Behaviorism and Constructivism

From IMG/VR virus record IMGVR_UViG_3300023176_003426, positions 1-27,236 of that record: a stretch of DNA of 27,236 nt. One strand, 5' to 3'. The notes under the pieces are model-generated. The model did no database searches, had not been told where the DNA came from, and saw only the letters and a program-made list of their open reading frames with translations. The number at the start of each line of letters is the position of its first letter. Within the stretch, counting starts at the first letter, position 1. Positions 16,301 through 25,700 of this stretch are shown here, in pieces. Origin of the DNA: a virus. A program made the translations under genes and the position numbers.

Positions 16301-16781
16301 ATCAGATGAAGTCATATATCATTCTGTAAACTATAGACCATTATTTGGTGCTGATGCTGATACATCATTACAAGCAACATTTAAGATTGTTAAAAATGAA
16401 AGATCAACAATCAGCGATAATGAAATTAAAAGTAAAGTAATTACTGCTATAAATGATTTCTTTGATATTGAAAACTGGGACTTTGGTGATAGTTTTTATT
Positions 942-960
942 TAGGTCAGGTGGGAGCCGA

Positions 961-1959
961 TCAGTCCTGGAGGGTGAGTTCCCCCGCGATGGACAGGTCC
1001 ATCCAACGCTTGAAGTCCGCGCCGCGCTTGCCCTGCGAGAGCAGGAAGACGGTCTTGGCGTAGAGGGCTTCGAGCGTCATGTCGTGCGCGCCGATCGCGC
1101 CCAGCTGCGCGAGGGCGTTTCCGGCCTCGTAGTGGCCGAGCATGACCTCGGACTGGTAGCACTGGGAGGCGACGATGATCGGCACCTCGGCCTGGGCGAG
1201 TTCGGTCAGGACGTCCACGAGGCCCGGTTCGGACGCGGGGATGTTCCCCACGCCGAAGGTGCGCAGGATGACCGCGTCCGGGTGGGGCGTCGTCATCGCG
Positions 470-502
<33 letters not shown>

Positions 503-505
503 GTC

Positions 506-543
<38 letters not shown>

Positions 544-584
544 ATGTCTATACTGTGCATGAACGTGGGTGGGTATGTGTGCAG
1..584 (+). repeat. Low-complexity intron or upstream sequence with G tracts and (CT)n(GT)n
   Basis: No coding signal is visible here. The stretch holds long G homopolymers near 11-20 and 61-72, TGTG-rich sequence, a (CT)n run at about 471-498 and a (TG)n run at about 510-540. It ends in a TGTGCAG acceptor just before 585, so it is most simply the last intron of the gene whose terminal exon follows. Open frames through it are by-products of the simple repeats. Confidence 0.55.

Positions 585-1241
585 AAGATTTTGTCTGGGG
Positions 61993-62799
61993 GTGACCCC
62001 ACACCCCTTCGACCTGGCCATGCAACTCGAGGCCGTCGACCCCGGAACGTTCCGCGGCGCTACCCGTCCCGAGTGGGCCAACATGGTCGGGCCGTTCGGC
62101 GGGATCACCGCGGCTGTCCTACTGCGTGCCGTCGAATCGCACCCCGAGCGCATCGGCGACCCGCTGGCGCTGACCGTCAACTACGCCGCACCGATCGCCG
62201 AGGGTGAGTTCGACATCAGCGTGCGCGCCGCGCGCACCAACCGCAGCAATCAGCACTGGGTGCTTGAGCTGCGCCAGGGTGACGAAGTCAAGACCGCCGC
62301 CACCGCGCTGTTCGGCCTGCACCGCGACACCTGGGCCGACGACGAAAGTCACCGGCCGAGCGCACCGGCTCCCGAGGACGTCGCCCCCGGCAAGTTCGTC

The use of ICTs at all academic levels has become widespread in recent years because of their advantages: (i) ICTs have the capabilities of enhancing the extent of students’ understanding of a curriculum’s contents—that is, the learners could have better grasp of the subject-matter through the use of ICTs. (ii) with ICTs, the instructors or teachers could improve or change the contents of a curriculum—in other words, they could broaden the curriculum covering new areas of studies made possible by the advent of educational technologies. (iii) ICTs could be used as supporting materials or equipment in the process of delivering education (Leask &amp. Meadows, 2000). The most interesting aspect of the application of ICTs at schools is that it makes learning more enjoyable to the learners. For example, the fascinating graphics used in some educational software have the power to catch the attention of the students or learners for a long time and help to boost the overall memory level (Leask &amp. Meadows). Students at the elementary are the biggest section of the academia that are carried away with interesting and funny graphics. People learn in different ways: considering the principles of constructivism, it is clear that some people believe (i) that learning is an active process that requires active participation on the part of the learners.